Perfect @ e-mail


Email etiquette – or ‘Netiquette’ – is causing traditional letters writers to scratch their heads in consternation. For in less than five years, the advent of electronic mail has thrown many writing conventions out of the virtual window.

Even Debrett’s has recognised the dilemma and addressed the problem it in its 1996 Guide to Etiquette and Modern Manners, which suggests emails should be ‘less formal, [but not] at the expense of politeness’.

Steve Morris goes further in Perfect @ E-mail, putting forward not merely a style guide for e-communication, but the ethos behind that style. The book gives itself a slightly narrow remit by focusing primarily on customer relations, but nevertheless offers some interesting answers on how, when and why to use email.

Morris sees email as an opportunity to build new relationships between businesses and their customers. It is a chance to reach them on a more personal level and a cost-free way to reinforce the company’s branding. With the right tone of voice, you can capture the attention and respect of your readers.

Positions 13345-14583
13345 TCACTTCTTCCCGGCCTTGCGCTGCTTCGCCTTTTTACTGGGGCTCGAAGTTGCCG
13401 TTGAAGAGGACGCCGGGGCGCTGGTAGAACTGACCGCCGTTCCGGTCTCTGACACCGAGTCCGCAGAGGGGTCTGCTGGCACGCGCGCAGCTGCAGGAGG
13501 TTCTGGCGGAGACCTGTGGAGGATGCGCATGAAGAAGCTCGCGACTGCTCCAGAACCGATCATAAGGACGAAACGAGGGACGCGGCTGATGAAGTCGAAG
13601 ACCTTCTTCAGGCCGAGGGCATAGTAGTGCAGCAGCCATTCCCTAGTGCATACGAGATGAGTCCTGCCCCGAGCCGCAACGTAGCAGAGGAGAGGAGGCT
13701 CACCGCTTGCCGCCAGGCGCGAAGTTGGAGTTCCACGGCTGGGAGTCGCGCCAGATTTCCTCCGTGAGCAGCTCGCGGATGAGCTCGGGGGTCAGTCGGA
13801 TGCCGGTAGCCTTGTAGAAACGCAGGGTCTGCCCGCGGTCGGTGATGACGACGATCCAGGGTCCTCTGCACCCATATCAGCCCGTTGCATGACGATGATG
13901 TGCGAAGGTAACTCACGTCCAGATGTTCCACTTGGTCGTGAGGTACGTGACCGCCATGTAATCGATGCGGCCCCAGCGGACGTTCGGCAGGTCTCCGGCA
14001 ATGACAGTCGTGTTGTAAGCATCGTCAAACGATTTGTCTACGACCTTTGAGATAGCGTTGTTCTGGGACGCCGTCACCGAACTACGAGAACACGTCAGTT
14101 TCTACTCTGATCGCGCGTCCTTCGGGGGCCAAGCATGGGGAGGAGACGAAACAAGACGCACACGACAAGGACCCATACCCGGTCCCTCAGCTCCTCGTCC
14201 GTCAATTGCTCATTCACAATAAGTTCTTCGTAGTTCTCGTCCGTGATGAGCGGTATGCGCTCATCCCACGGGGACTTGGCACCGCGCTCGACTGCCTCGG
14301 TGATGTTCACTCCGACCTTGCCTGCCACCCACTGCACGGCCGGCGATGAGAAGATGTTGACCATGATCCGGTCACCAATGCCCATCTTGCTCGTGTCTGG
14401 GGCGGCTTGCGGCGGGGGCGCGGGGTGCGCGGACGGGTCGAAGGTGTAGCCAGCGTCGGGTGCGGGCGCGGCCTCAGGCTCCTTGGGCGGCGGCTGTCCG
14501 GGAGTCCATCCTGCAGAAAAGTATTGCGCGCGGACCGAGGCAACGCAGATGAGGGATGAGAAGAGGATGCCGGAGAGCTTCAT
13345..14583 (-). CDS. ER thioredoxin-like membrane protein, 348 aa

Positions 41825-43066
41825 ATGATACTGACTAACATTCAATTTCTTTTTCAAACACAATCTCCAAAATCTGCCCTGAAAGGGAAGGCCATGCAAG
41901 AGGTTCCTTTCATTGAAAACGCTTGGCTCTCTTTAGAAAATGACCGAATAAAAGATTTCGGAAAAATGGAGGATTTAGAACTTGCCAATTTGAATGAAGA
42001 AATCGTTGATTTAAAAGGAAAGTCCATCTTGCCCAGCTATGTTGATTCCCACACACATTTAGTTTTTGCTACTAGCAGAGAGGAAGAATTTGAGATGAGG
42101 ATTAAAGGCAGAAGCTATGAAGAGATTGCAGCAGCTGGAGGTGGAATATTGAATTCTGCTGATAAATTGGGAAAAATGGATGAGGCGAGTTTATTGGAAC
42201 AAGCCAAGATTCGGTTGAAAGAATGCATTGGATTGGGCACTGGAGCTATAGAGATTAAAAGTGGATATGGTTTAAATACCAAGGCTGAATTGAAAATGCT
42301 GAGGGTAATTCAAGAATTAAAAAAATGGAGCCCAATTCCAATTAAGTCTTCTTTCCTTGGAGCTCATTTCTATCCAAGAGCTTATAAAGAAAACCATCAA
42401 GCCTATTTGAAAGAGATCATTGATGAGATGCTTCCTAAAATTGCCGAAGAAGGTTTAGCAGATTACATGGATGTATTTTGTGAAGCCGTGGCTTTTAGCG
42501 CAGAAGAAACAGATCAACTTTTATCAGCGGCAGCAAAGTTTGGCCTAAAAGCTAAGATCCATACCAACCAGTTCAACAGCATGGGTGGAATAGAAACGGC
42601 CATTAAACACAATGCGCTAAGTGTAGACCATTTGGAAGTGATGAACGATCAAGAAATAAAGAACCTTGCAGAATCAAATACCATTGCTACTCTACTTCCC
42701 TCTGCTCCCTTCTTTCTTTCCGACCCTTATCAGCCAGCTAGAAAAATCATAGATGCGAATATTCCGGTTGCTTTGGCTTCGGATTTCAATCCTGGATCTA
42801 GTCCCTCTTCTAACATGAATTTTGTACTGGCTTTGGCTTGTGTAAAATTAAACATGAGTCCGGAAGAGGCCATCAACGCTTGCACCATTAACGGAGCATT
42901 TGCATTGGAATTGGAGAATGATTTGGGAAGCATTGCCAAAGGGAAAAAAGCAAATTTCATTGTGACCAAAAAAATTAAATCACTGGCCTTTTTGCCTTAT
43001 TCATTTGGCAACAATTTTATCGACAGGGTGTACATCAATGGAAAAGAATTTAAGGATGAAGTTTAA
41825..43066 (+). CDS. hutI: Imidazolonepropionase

Unfortunately, Morris has failed to heed his own advice on how to use language effectively. One precept, ‘write always with the reader in mind’, sits uncomfortably with an inexplicable mid-book digression on post-structuralism. And his key principle – never patronise your reader – rings rather hollow in the first chapter, with the assumption readers have no knowledge of using electronic mail.

Morris adopts a tone too flippant and chatty for the reader – who he assumes to be in business – for them to take his ‘rules’ very seriously. This is unfortunate as there is much here that would benefit from a more organised and consistent approach. ‘With email there is no rule, which is good news,’ says Lucy Kellaway in the Financial Times, ‘as there is money to be made in making a few up.’

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